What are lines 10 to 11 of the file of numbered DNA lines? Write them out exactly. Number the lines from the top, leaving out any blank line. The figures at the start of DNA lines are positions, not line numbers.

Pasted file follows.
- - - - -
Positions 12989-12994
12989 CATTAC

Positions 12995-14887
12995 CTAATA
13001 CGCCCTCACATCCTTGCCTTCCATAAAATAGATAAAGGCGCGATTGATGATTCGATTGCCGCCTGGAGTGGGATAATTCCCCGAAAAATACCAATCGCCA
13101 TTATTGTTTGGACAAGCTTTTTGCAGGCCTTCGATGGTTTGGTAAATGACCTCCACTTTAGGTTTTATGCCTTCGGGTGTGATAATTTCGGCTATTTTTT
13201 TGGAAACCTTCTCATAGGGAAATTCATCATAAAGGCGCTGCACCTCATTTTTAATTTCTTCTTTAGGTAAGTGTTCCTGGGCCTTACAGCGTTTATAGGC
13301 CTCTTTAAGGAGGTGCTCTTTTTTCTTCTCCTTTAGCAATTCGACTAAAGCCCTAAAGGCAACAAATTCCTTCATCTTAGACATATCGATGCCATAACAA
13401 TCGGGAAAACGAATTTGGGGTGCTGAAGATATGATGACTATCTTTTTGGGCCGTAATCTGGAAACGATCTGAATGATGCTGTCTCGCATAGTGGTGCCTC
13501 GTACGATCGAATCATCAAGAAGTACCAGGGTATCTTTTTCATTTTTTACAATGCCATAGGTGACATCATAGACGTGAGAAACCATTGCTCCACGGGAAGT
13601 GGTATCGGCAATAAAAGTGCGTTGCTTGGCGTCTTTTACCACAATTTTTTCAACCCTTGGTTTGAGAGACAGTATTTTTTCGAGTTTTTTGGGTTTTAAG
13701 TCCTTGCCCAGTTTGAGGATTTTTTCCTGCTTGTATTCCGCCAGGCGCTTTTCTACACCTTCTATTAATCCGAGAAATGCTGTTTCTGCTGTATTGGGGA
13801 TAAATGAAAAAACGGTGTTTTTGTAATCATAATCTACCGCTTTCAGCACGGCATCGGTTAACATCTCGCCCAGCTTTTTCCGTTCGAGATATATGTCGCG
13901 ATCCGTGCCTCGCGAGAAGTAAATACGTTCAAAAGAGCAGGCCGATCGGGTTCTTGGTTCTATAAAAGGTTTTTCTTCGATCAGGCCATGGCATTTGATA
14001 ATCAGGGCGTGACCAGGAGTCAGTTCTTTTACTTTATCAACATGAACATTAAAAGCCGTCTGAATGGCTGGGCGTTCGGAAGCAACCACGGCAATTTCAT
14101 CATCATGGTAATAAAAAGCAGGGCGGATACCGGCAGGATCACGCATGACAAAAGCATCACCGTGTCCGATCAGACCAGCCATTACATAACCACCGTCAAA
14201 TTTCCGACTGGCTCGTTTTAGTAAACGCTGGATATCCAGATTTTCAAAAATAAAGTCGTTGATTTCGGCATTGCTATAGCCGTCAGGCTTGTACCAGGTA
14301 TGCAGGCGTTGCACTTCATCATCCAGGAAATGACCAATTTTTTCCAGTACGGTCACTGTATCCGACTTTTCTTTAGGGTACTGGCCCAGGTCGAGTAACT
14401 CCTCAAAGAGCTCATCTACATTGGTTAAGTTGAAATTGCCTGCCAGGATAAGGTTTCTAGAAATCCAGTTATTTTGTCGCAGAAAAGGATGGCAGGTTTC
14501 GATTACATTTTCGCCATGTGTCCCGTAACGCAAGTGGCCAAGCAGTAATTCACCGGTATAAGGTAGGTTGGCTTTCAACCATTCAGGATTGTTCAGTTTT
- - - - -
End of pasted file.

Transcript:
13501 GTACGATCGAATCATCAAGAAGTACCAGGGTATCTTTTTCATTTTTTACAATGCCATAGGTGACATCATAGACGTGAGAAACCATTGCTCCACGGGAAGT
13601 GGTATCGGCAATAAAAGTGCGTTGCTTGGCGTCTTTTACCACAATTTTTTCAACCCTTGGTTTGAGAGACAGTATTTTTTCGAGTTTTTTGGGTTTTAAG